BUT. That opinion was lost forever once I saw the Romola Garai version! FOR EVER. Emma 2009 is now officially my second favourite movie (after P&P95). Then I reread the book properly and loved it! :-)
3. Do you have a favourite film adaptation? 
Yes, Yes, Yes. The 2009 version forever! It's absolutely magnificent - Romola Garai makes such a sweet, nonsensical Emma and Johnny Lee Miller's performance of Mr Knightley is - Oh, beyond perfection! *Naomi swoons*
4. Favourite dress(es) from that film?
Heehee, where to start! Romola Garai has one of my favourite Period Drama wardrobes ever, and that says a vast deal indeed. All her dresses have such a youthful, sweet, simple, yet special and almost-elaborate feeling. She has some lovely flowery prints!
Okay, I've finally taken my decision. This is my favourite Emma dress:
Isn't it swoony?
5. Share a line you love from either the book or movie/s—several if you like!
Mr Knightley's, 'If I loved you less I might be able to talk about it more, ' is definitely one of my favourites. I also love the, 'Nonsensical girl!' quote, of course. Oh, and 'Ship-court!' heehee. Can you hear I love this book and the 2009 movie?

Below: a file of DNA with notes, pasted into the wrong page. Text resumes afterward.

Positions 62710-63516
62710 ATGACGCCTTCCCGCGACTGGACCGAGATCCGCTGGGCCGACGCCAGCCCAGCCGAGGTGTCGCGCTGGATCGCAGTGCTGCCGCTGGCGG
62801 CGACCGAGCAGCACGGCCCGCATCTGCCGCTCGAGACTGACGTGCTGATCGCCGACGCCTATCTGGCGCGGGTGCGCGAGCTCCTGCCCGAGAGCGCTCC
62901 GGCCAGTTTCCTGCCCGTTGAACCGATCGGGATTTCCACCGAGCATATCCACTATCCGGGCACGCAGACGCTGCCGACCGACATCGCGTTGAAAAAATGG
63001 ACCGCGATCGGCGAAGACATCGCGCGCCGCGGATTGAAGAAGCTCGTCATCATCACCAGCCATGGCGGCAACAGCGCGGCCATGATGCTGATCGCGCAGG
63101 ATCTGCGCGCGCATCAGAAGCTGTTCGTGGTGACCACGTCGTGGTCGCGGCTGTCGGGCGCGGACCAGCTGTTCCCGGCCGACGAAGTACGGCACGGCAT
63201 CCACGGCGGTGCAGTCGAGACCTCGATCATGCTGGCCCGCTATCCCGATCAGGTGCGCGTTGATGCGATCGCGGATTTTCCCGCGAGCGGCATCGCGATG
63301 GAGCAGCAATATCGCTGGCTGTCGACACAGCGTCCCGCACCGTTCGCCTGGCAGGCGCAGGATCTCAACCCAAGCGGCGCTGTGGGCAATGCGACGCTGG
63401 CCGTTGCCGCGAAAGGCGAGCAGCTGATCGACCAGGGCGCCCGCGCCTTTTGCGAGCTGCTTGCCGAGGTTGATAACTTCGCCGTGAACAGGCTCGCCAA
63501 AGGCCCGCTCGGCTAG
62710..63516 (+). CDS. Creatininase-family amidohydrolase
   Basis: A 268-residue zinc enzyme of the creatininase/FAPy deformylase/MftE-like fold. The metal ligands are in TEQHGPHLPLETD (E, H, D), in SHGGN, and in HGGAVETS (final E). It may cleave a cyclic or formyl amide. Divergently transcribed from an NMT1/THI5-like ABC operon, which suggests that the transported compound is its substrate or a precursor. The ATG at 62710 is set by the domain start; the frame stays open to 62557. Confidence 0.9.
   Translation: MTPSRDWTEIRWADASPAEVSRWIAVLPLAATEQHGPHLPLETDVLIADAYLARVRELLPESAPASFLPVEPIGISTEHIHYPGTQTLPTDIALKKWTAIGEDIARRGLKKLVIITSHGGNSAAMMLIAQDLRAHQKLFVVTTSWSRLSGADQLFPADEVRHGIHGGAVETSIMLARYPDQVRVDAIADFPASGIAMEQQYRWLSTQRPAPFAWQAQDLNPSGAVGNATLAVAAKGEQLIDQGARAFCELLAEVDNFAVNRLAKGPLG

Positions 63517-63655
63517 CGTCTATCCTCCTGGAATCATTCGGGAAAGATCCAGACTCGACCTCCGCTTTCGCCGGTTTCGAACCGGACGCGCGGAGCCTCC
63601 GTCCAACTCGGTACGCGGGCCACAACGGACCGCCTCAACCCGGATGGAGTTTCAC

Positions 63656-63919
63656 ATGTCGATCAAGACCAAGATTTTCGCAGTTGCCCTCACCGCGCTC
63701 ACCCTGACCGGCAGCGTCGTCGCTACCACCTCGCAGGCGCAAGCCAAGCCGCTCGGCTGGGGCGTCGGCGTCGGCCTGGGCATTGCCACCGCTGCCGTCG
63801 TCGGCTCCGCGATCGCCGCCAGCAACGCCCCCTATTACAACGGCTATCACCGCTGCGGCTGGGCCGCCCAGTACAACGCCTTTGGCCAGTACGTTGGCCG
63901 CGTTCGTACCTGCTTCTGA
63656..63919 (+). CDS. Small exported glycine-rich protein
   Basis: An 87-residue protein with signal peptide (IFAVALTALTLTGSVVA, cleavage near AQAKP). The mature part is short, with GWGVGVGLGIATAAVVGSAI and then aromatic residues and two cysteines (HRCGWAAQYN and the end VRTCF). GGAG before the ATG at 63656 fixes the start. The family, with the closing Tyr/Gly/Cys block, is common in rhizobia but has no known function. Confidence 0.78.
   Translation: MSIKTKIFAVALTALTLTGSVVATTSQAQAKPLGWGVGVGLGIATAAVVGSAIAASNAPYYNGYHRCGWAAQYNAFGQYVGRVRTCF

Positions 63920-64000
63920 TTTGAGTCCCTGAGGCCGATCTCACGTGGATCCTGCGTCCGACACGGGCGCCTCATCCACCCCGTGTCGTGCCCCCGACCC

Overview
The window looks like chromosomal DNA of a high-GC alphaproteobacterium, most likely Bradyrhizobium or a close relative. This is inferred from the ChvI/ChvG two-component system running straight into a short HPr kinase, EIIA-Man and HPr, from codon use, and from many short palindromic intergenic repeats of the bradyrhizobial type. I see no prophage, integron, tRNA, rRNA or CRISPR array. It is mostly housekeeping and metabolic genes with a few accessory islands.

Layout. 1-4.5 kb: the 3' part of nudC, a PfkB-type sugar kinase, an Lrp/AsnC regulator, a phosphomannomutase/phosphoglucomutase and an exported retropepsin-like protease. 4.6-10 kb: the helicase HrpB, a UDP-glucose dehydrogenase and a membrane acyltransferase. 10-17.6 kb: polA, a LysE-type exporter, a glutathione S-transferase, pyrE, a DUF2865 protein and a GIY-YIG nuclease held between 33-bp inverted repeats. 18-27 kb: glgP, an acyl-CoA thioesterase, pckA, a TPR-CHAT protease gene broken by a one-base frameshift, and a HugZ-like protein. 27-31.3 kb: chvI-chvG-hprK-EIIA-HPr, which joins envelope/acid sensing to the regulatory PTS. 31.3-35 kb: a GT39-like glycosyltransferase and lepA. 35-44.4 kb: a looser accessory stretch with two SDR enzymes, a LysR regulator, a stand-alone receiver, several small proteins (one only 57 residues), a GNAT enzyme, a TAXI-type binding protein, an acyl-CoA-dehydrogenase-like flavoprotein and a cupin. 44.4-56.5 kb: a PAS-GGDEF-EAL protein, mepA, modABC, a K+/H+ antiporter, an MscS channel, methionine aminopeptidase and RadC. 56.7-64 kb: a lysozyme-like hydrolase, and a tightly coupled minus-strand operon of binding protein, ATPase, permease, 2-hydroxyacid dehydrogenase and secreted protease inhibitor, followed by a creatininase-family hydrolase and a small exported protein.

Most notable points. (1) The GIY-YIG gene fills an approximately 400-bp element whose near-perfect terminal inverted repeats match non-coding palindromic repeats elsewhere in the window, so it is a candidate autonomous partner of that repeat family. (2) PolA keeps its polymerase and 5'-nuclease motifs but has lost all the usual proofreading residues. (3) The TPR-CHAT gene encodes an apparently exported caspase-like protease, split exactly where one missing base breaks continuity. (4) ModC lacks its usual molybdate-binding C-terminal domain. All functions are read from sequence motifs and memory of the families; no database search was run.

6. Is Emma one of your favourite heroines? Why or why not?
I know she annoys many people, but not me. Perhaps I'd think her a little over-the-top if I met her in real life (when she's at that nonsensical stage in the beginning of the book), but seriously, as a heroine she definitely one of favourites. She and I are more similar than you'd imagine. No, I don't play match maker. Um, not out loud, anyway.
7. What is one of Emma’s strengths (good qualities)?
Her wit/charm. And also her kind heart and her willingness to help. That wasn't just one. Oops.
8. Describe in one (or two…or three) sentences, why Mr. Knightley is so wonderful.
"Or two... or three"... Hahaa. Heidi, I comprehend your feelings. Thank goodness I'm good at making my sentences long! Mr Knightley is wonderful because - Ah, because he IS. He's so good and gentle and kind and witty AND handsome. What else do we girls want? I've actually made a post about why I love (Johnny Lee Miller's) Mr Knightley so much - stay tuned for some innocent fangirling. :-)
9. Why do you think Mr. Knightley and Emma are so well suited to each other?